“We have a glorious history and one, my dear friends that lasted a lot longer than those damn 12 years…yes, we plead guilty to our responsibility for the 12 years. But, dear friends, Hitler and the Nazis are just a speck of bird poop in over one thousand years of successful German history,” Alexander Gauland, leader of the German right-wing populist party Alternative for Germany (AfD), said during his party’s youth congress a few weeks ago.
Is this just a misunderstanding and quote taken out of context, as claimed by Gauland himself, or another consciously and carefully coded provocation?
The outcry among German media, politicians and Jewish communities was large, also because Gauland is a repeat offender, in line with many of his party colleagues, and has engaged in such belittling of the Holocaust and German Nazi past multiple times before. Among other things, he has claimed that, “We have the right to be proud of the achievements of German soldiers in the two world wars” and “the right, to not only taking back our homeland, but also our past…which does not relate to our identity nowadays anymore.”
Gauland and his party colleagues are engaging in the latter. It is a form of brinksmanship — a conscious strategy to corrode and alter our perception and position toward the Nazi genocide, and the 60 million people that died during the World War II era through calculated provocations. The aim is to gradually shift society’s off-limit taboo of belittling or even denying our historic responsibility in order to ultimately rewrite history, thereby reshaping German identity and national pride.
The aggressive and provocative rhetoric might be a rather new phenomenon, but the receptiveness among German voters — which amounts to a staggering 16 percent for the AfD according to recent polls — is pointing to a deeply rooted issue within German society: A long existing resentment and frustration towards the unbearable shame over the German crimes against humanity and the preposterous urge to finally be liberated from this overwhelming burden of history.
That is what Gauland is propagating with his provocative remarks. The urge to brush off the darkest time of history like bird poop.
A lack of German identity and a confused sense of nationality and belonging have been exacerbated by fear of the unknown and foreign that the turmoil resulting from the refugee crisis starting 2015 has created, and that, according to AfD’s far-right voices, will undermine the country’s democratic values, prosperity and security.
The AfD rhetoric is a direct reaction to these developments, fueling dangerous stereotypes and contributing to the new aggressive political climate.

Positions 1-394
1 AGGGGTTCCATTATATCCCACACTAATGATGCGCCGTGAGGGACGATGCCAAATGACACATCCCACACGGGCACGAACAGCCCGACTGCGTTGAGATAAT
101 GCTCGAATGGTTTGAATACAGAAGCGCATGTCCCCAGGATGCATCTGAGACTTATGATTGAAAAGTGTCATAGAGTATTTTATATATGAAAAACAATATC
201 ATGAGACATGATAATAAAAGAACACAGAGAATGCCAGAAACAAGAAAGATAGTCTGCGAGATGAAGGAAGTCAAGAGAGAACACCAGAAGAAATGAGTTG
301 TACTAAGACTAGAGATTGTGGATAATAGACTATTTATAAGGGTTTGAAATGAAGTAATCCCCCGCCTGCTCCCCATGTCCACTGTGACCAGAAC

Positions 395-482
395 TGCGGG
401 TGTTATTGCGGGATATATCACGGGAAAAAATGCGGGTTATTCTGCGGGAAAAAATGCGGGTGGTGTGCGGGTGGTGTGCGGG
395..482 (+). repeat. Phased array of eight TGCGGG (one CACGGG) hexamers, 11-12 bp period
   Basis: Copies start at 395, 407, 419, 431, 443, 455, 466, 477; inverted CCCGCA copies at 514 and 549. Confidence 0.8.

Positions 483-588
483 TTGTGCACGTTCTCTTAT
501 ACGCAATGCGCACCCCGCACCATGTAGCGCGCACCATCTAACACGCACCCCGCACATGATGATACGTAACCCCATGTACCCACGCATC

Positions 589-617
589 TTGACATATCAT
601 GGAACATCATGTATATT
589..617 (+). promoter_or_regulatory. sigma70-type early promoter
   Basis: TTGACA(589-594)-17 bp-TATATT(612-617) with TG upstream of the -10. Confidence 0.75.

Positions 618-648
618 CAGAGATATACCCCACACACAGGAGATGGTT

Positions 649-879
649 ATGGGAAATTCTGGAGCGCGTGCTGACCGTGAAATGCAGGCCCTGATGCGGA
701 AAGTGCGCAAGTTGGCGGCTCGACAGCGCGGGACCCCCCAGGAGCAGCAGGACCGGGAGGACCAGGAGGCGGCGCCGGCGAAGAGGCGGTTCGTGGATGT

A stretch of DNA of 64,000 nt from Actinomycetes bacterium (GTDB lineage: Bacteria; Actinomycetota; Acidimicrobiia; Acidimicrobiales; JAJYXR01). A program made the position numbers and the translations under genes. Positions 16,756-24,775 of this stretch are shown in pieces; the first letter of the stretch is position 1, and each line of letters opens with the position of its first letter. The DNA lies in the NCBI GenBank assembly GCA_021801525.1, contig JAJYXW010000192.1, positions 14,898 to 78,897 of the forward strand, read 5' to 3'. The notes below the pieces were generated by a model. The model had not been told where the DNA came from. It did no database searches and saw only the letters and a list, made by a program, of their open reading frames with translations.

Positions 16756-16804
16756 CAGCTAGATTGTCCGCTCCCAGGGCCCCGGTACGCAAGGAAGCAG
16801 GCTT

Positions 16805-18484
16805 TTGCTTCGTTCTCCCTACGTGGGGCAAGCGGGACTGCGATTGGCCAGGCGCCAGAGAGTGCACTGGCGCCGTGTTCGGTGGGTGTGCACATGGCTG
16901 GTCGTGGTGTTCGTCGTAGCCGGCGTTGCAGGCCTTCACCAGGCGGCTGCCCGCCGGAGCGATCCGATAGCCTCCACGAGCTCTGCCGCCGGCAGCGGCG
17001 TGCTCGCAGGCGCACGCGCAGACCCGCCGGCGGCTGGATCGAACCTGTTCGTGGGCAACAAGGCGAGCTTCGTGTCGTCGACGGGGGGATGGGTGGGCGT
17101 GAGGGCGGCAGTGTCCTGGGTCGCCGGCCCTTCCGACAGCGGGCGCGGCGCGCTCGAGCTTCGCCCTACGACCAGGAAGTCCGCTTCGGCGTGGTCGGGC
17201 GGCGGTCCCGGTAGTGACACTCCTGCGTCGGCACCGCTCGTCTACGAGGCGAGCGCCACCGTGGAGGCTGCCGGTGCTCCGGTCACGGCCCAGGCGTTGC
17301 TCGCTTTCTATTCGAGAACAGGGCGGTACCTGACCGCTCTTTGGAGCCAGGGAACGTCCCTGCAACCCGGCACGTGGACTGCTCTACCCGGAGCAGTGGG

Whether we like it or not, the AfD is a democratically elected political party, acting within the limits and by the rules of our constitution, at least until proven otherwise; the platform and space for it is being provided by our society at large and, since the last election, also by the German Bundestag, hosting 92 AfD Members as its third largest group, representing almost 6 million voters.
We must not continue the mistake of discounting all of them as a bunch of protest voters and Nazi ideologists. This would only be adding further fuel to the fire and play into their distorted victim self-perception.
Fighting right-wing tendencies that were deemed obsolete will demand an exhaustive reiterated reprocessing of our past and the identity built on that history.
The refusal until now of the mainstream political parties and a majority of German society to adequately confront our national past through drawing sustainable and inclusive lessons from it, has ultimately led to the vacuum that was filled by the AfD and their climate of hate. Instead of facilitating meaningful reflection, German Holocaust commemoration has solidified into annual rituals that silence the conscience without eliciting substantive change.
Yes, speeches such as Gauland’s are unbearable, especially for the Jewish communities in Germany, but at the same time provide a chance to reestablish basic societal norms and redefine the fundamental values that our democracy and society at large are built on and that we have mistakenly taken for granted.
We must address the fears and issues of AfD voters and provide better and, most importantly, constructive alternatives to the right-wing propaganda, conspiracy myths and Holocaust trivializing that are fueling racist and anti-Semitic hate speech in our society.
Refusing to address the underlying issues and only reacting to these trends with affected indignation does not solve the problem. But at the same time we must draw a clear line. Everyone has the right to one’s own opinion, but nobody has the right to deny or distort facts. Whoever is doing this is discouraging any foundation for discussion and debate, and has rightfully disqualified himself from the debate.
Especially the Jewish communities must not make the mistake of falling for the deceptive propaganda, that the fight against immigration and Islam, as well as the Islamization of our society, is the best protection for Jewish life in Germany. We must publicly denounce the instrumentalization of Jewish communities for anti-Muslim racism, parts of the AfD have tried to do.
Holocaust Remembrance and combating any form of discrimination and xenophobia is a responsibility of both the state institutions and civil society.
Already 10 years ago, German Chancellor Angela Merkel said in her B’nai B’rith gold medal recipient speech, what holds even truer in today’s political climate:
“Whoever is not standing up against Anti-Semitism and extremism, is losing not only his own freedom but jeopardizes the freedom of others. If education is not being perceived as the promotion of an inner conduct, then education fails its aim. Education doesn’t mean only a collection of historic facts, but the existence of a conscience based on it.”